Within minutes Martin had inquired how far the venue was and had laid on a limo for all who were keen to zoom off to Stevie’s late-night show. These amounted to the ultimate Mod, Spandau manager Steve Dagger, drummer Johnny Keeble, Sam Brown (providing backing vocals on the tour), plus yours truly and the local record company hand-holder. The rest of the Spands had made other arrangements so our party of six squeezed into the limo and roared off up the Valley for a truly exceptional bonus to a long day.

The sad truth was that the big-name Reseda Country Club was a yawning cavern containing 1,000 seats, and the Marriott band’s audience numbered literally about 20 people including ourselves. Nevertheless, the minute his quartet hit the stage they made a sound so tight it could have thrilled a stadium, while Stevie the consummate pro delivered that oh-so-fabulous voice, albeit slightly rasping at the ripe age of 36, and brought full value to a good few piquant hits from the Small Faces and Humble Pie, including All Or Nothing.

Martin Kemp ,John Keeble, Steve Marriott, band, pop music, live, Spandau Ballet

Utterly chuffed: Martin Kemp and John Keeble stumbled by chance across this Steve Marriott gig in 1983 – that’s him live onstage here in the San Fernando Valley

I wasn’t going to pass up the chance of going down to the stage to shoot off a sentimental roll of film but the biggest surprise came at the end of easily one of the 10 best sets I’ve heard in my life. Sam Brown said since we were here we really ought to go backstage and say Hi to Stevie – whereupon the Spands all revealed the genuine humility of real fans and mumbled stuff about not dreaming of barging in on him. Whereupon Sam announced she knew Stevie very well through her dad, the 60s legend Joe Brown, who of course knew Marriott of old.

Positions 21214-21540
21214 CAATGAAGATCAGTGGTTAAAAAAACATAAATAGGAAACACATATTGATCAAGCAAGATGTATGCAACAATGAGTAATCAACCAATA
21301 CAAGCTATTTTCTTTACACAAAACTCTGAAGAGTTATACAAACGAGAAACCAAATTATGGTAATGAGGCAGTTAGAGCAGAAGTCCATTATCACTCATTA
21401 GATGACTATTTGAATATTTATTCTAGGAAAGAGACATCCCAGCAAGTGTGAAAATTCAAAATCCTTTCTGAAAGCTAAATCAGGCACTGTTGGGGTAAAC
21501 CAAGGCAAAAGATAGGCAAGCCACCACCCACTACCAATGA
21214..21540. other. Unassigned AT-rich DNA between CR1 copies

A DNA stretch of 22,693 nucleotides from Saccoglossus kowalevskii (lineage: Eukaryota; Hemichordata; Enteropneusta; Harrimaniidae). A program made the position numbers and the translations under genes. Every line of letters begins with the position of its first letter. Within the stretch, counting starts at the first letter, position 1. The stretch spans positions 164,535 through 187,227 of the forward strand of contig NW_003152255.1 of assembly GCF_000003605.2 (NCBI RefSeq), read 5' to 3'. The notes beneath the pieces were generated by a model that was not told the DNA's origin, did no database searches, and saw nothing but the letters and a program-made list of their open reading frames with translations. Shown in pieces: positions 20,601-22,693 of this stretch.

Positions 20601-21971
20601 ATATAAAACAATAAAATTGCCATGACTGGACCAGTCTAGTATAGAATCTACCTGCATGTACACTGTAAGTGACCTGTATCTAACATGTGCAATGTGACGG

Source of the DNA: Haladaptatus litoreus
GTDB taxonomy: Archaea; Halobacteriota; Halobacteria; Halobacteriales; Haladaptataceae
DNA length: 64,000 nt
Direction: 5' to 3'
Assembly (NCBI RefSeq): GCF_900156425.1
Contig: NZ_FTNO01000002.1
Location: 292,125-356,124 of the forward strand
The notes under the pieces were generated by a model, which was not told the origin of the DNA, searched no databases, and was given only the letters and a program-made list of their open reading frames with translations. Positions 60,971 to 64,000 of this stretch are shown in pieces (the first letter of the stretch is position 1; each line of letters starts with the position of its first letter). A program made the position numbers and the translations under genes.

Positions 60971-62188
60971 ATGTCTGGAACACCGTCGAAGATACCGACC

The result you see above: a fab souvenir photo of our chirpy hero who was tickled pink to hear some authentic British vowels while on the road. The pow-wow was a blast all round. Eight years later, little Stevie Marriott, one of the greatest talents in British pop, died in a blaze at his Essex cottage.

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2018 ➤ Vogue promotes pot-stirring Linard as inspiration for its Met Gala creatives

fashion, Blitz Kids, St Martin’s Alternative Show, Stephen Linard, Neon Gothic collection , Stephen Jones, Myra Falconer , Michele Clapton

Stephen Linard’s 1980 Neon Gothic collection modelled by Myra Falconer and Michele Clapton: one wears a lace hat, the other a skullcap, both by Stephen Jones. (Photo by Graham Smith)

New York’s Met Gala 2018 signifies the highly anticipated grand opening of the Costume Institute’s annual fashion exhibition Heavenly Bodies, which opens on May 10. At Vogue online this week Laird Borrelli-Persson recalls how a Blitz Kid’s 1980 collection anticipated Heavenly Bodies by 38 years: